Stevns is a peninsula in South Eastern Zeeland in Denmark. Flat, although it raises towards the east, it breaks into the sea in the form of high cliffs. Recently, it has been suggested as the location for Heorot, the hall of Hrodgar, and the home of Grendel. What did it look like from the 6th to 10th centuries?
Stevns is a fertile peninsula located south of Copenhagen. Famously, it ends in a 15 km-long fossil-rich coastal cliff, which was listed in 2014 as UNESCO World Heritage. Also, it was recently claimed as the “brimclifu blican” and “beorgas steape” (v. 222) of Beowulf, the sunlit cliffs and sheer crags, in the hinterland of which, Beowulf came to visit Hrodgar.
The area is primarily known for its extraordinary Roman finds in graves dating from the Early Iron Age. However, from 1995 – 2013, a magnate’s farm from c. 600 – c. 1000 was excavated at Strøby Toftegård. Although only parts of the excavation reports have been published, an overview may be gained from a preliminary report by Anna S. Beckas well as the work of Sofie Laurine Albris. (See also the presentation at the website “Førkristen Kultpladser” at the National Museum in Copenhagen).
While partly protected from the sea by the forests and cliffs to the east and southeast, the locality was nevertheless accessible for small boats and barges sailing down Tryggevælde Å. The settlement consisted of a large hall rebuilt on a plateau between three to five times. All these halls measured between 37 – 40 meters and consisted of a large hall with additional rooms at the ends. No byres were found in these buildings, indicating their function as ceremonial gathering places.
The plateau had been artificially erected as part of the construction of the buildings. Surrounding the halls, the archaeologists found a ring of cooking-pits – so-called “hørgs” – which yielded an abundance of left-overs from what was obviously ritual feasts. The cooking pits had functioned as a kind of fence or marker in the landscape, segregating the hall(s) from the more ordinary part of the settlement.
Here, some smaller houses, typically with byres and outhouses, and probably organised as separate farms, were located.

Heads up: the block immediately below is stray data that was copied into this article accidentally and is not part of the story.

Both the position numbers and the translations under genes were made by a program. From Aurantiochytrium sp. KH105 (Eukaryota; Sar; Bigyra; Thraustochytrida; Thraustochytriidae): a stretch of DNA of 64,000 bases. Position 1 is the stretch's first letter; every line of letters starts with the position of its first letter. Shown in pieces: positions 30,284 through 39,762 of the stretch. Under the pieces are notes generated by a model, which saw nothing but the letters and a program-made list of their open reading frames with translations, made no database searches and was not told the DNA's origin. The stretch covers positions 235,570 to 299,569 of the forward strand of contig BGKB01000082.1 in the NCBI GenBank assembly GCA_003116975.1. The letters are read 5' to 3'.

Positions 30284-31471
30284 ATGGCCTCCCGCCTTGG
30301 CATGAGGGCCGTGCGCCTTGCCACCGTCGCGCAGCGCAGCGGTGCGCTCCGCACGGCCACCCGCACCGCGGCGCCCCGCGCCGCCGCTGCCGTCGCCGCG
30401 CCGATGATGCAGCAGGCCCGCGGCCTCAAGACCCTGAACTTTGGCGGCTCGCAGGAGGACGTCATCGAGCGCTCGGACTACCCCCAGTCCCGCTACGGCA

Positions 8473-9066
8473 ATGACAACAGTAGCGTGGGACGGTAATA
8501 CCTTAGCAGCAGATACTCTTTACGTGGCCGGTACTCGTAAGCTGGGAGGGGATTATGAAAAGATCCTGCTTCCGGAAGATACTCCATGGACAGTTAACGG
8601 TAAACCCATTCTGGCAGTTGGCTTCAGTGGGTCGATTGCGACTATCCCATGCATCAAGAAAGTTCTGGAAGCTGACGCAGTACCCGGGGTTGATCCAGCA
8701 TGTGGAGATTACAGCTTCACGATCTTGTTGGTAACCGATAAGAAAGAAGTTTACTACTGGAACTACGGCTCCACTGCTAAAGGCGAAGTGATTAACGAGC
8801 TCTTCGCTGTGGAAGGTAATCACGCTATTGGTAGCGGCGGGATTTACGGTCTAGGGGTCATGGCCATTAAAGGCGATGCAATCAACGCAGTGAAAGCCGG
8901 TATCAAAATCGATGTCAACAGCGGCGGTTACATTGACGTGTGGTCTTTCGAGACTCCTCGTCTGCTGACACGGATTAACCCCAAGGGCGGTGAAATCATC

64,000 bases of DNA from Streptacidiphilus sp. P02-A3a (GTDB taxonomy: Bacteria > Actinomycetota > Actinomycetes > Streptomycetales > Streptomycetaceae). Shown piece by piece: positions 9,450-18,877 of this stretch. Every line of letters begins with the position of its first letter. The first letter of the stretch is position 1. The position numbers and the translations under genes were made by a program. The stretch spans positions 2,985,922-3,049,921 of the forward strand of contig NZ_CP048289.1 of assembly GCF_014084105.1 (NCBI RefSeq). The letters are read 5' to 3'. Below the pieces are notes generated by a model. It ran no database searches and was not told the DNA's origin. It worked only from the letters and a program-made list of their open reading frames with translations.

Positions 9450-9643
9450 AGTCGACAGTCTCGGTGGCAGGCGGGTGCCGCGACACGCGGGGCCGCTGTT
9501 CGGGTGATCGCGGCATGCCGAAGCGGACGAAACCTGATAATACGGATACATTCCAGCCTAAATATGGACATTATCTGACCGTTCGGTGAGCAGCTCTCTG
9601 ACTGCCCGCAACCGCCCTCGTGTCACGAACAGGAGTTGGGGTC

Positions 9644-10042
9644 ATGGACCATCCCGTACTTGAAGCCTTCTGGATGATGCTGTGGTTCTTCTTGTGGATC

In and around the plateau with the halls, finds were made of fibulas, pearls, carnelian gemstones, tools, fragments of Frankish glass from the 5th to the 7th century, weapons (arrows, parts of swords, spurs), amulets (“guldgubber”), weights, and silver-coins (African, Arabian, Central Asia). Of particular interest are some fragments of silver closely related to the so-called Witham Bowl from the Anglo-Irish context. As such, they belong to the same category of hanging bowls as the famous one from Sutton Hoo.
In the more “ordinary” part of the settlement, finds consisted of pottery and remains of animals as well as tools for spinning and weaving.
The hall of the magnate was located in a landscape of other important settlements – a harbourby the mouth of the river Tryggevælde, a probable shipyard by “Snekkemosen”, another at Vallø Toftegård, a possible market-place at Kastanjehøj, a village near Varpelev and a large mound, Hothershøj from the 5th to 6th century, in the present churchyard of Hårlev Church. It is claimed that the large Viking Runic Stone, had originally been raised on this mound. The stone is dated to c. 900 – 950 and tells of Ragnhild, who was a sister to Ulf, and who raised “this stone, made this mound and built this stone-ship” in memory of her husband Gunulfr, son of Nefir, and a clamorous man”. The same Ragnhild is believed to have been responsible for another stone at Glavendrup in the island of Funen.
All-in-all, the complex at Strøby Toftegård may be categorised as a sacral centre of power akin to those at Tissø, Lejre and Uppåkra. Marked by continuity from ca. 600 – 1000, it holds all the essential elements, including the remains of ritualised festivities (cooking and brewing) as well as an elite lifestyle.
According to her, the place names at Stevns witness to the settled landscape going way back. Approximately half of the place-names can be dated to the oldest category with 50% dated to the Viking Age or later.
A significant early type of names characterised with the Southern Scandinavian suffix, -lev/-löv and often paired with a personal name are prominent in the landscape. The suffix means “that, which is left” and often believed to denote an inheritance. Hence “Gjordslev” means the “inheritance of Gyrth.” Sofie Laurine Albris, though, argues in her thesis that such names, in fact, means not so much the inheritance or property of Gyrth, but rather the land” which he was given or acquired control of as part of his official role, which he was appointed to as part of his alliance with an overlord (king or petty-king). A significant indicator is that these toponyms with the suffix -lev can be found near rich burials or graves. Such is the case for Hårlev just north of Hellested – a sacred place (from hēlaghær = holy, sacred). The presumed farm connected to this grave, though, has not as yet been located.